Q. Ian, can you share some of your philosophy about art and artistic creation?

A. "I've heard it said before that artists become artists because they can't do anything else, not that they are incapable but that their drive towards creating art overcomes nearly every other drive in their life. For me, this is true. Even back in high school when I was too lazy to actually spend the energy drawing, I was always thinking about it. Somewhere in the back of my mind I felt guilty for not creating. The same impulse followed me in college. I had meant to study something else, to have something of a fall back career in case the art thing didn't pan out. But I was driven to art classes. My free time was spent painting. Finally, a number of coincidences and administrative whatnot pinned me down into an art major and there I was. I don't try to justify art, I don't have some overarching rationale for it, I just can't imagine myself doing anything else with my life."

Q. Has your art ever been published? Where?

A. "No, it has not yet been published, unless you count a high school student's magazine."

Q. Do you have any 'studio rituals'? As in, do you listen to certain types of music while working? What helps to get you in the mood for working?

A. "I'd really like to say something magnificent like I throw on some Black Sabbath and rock out as I paint, or meditate to a Gregorian chant or two before I start working. But this truth is something much more boring and nerdly - I listen to NPR. I was a courier in LA for a while, and after spending five hours a day relistening to my tiny CD collection, and dodging the commercials of commercial radio, I stumbled across the mind numbingly constant and unending babble of national public radio and was hooked. Like I said, I'm drawn to people, and as much I like watching them, I also enjoy listening to actual conversation. These days I don't actually listen to it on the radio so much as catch the podcasts of my favorite shows - This American Life, Studio 360, the Sound of Young America, Jordan Jesse Go, Fair Game with Faith Salie, etc."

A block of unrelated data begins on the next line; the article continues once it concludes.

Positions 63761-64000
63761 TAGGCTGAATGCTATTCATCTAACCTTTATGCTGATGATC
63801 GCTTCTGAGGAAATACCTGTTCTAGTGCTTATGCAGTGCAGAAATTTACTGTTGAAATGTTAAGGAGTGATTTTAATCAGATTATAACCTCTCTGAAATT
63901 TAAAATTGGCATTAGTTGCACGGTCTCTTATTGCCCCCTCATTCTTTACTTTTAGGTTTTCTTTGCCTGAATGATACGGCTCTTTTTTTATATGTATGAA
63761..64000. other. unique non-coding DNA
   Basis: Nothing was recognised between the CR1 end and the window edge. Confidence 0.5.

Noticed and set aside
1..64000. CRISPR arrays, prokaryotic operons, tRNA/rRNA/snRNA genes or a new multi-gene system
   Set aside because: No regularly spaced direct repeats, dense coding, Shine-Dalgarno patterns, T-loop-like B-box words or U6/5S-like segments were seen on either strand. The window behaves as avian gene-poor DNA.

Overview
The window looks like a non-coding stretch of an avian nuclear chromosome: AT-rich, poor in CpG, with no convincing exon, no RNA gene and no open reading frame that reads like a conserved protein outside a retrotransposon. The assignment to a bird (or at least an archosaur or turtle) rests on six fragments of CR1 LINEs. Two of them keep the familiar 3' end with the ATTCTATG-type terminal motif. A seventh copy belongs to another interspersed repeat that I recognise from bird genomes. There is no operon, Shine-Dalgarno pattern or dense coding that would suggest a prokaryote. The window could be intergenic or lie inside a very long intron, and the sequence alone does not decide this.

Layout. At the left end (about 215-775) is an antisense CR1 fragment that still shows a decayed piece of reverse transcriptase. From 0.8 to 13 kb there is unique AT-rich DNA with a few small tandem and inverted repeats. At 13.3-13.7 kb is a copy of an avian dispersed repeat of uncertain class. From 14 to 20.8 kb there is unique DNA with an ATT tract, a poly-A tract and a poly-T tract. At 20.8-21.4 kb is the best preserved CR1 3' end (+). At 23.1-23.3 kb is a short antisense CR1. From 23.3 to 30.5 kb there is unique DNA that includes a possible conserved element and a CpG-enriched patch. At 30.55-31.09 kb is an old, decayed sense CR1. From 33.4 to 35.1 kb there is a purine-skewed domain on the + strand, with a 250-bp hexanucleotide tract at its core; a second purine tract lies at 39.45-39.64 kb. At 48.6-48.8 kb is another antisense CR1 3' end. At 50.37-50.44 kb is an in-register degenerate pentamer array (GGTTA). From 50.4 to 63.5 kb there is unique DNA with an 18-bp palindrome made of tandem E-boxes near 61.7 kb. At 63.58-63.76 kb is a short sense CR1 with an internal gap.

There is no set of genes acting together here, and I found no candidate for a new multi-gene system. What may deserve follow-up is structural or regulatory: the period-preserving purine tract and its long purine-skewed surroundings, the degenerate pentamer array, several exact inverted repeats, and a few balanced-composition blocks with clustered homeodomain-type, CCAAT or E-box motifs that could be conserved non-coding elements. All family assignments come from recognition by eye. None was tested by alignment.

Q.Where can we see more of your art?

A. "You can catch it all on my website, but I am also exhibitting in a few galleries here and there if you want to see the stuff in person. I just picked up representation from a gallery in San Francisco, the Hespe Gallery, so you can catch me there. Also I'm part of a group show in Denver called "Lacunae" put on by the Plus Gallery, and I have a few pieces in Seth Carmichael's temporary Art Loft space in LA."

Q. Ian, what artists have influence you?

A. "I'd have to say that one of my favorite contemporaries is Chuck Close, the man can do no wrong with paintbrush in hand. As for old school, Alexander Calder, Joan Miro, Magritte, and Duchamp come readily to mind."

Q. What has been the toughest point for you as far as creating your art is concerned?

A. "School. It was a lot of work for a piece of paper. I put myself through school, working nights, selling paintings, the usual stuff. In the end, it's nice to know that if things don't work out that piece of paper might do me some good to get a job. And all the trials to get through it made me more of who I am, but I'd much rather have spent the time painting on my own."

Q. Finally, is there anything else you would like to say about your art or the 'art world'?
A. "No, but thanks for asking."
I hope that you have enjoyed learning more about Ian Strawn. Feel free to critique or discuss his art.

Take care, Stay true,
Brian Sherwin